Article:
Wilson actually desired to be Vice President. During his speech-making tour of the South, Wilson moderated his tougher Reconstruction ideology, advocating a biracial society, while urging African Americans and their white supporters to take a conciliatory and peaceful approach with Southern whites who had favored the Confederacy. Radicals, including Benjamin Wade, were stunned by Wilson's remarks, believing blacks should not be subject to their former white owners. At the Republican Convention, Wilson, Wade and others competed for the Vice Presidential nomination, and Wilson had support among Southern delegates, but he failed to win after five ballots. Wade was also unable to win the convention vote, and Wilson's delegates eventually switched their votes to Speaker of the House Schuyler Colfax, who won the nomination and went on to win the general election with Grant at the head of the ticket. After Grant and Colfax won the 1868 election Wilson declined to serve as Secretary of War in Grant's cabinet due to his Desire to spend more time with Mrs. Wilson during her lengthy final illness.
In 1869 Henry and Harriet Wilson also became the de facto adoptive parents of a girl, Evangelina, who was born between 1864 and 1866, and took the name Eva Wilson. In a complicated series of events, in 1869 a woman named Caroline Vreeland met Wilson's sister-in-law Nancy Colbath, wife of his brother Samuel. Vreeland allowed Nancy Colbath to adopt the child, with the understanding that she would be raised by Henry Wilson and his wife. The child lived with the Wilsons until shortly before Mrs. Wilson's death. Nancy Colbath then kept the child, and received monthly payments from Henry Wilson for her support. Details later emerged which indicated the likelihood that Vreeland had obtained a baby girl from an unknown parent or parents in Boston in 1866 so that her sister could use the baby in an attempt to extort a man with whom she had had an affair. Vreeland went to prison for a stabbing in the early 1870s. The child continued to live with Wilson, and by 1874 he had asked Nancy Colbath to again be responsible for her. Wilson agreed to provide them a suitable home and financial support, but had not followed through by the time of his death.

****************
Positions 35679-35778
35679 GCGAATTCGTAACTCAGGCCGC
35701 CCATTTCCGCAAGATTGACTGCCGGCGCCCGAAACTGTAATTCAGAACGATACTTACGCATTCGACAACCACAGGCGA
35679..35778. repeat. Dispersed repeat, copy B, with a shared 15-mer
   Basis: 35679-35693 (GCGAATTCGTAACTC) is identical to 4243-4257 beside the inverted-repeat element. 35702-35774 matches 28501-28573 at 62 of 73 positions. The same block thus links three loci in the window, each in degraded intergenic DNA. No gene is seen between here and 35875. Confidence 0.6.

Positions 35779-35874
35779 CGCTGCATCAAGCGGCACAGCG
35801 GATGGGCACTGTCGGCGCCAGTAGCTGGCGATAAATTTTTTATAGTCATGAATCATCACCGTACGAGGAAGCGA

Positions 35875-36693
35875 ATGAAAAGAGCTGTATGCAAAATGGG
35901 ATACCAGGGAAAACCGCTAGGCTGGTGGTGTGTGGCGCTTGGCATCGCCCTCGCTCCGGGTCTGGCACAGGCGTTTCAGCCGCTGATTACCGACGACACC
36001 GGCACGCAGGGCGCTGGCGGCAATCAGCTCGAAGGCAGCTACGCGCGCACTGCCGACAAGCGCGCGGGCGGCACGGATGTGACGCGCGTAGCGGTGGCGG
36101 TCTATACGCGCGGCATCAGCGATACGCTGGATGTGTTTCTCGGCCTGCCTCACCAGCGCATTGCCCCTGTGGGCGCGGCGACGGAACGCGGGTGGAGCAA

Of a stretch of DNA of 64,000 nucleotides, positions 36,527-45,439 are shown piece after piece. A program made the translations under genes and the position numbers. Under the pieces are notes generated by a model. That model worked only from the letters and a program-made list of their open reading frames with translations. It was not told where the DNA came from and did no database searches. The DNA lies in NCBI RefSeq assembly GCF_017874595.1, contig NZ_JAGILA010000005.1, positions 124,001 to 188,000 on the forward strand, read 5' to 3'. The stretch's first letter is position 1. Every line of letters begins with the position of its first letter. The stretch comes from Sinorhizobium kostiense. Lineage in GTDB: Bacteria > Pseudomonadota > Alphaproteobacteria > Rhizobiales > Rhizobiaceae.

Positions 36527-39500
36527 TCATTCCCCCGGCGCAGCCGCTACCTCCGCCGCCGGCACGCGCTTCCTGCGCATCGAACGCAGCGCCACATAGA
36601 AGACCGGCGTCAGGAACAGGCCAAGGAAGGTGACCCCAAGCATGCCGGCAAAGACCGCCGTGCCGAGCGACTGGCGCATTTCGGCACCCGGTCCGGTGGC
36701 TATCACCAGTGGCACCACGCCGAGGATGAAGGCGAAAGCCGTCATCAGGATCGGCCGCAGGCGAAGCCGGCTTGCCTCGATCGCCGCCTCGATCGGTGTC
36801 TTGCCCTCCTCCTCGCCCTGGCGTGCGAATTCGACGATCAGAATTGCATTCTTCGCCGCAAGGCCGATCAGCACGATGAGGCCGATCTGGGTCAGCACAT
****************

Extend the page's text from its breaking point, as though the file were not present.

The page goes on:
Mrs. Wilson had died in 1870, so Senators had to rely on Wilson's word and that of Ames, who corroborated Wilson. The Senate accepted Wilson's explanation, and took no action against him, but his reputation for integrity was somewhat damaged because of his initial denial and later admission, though not sufficiently enough to prevent him from becoming Vice President the following month.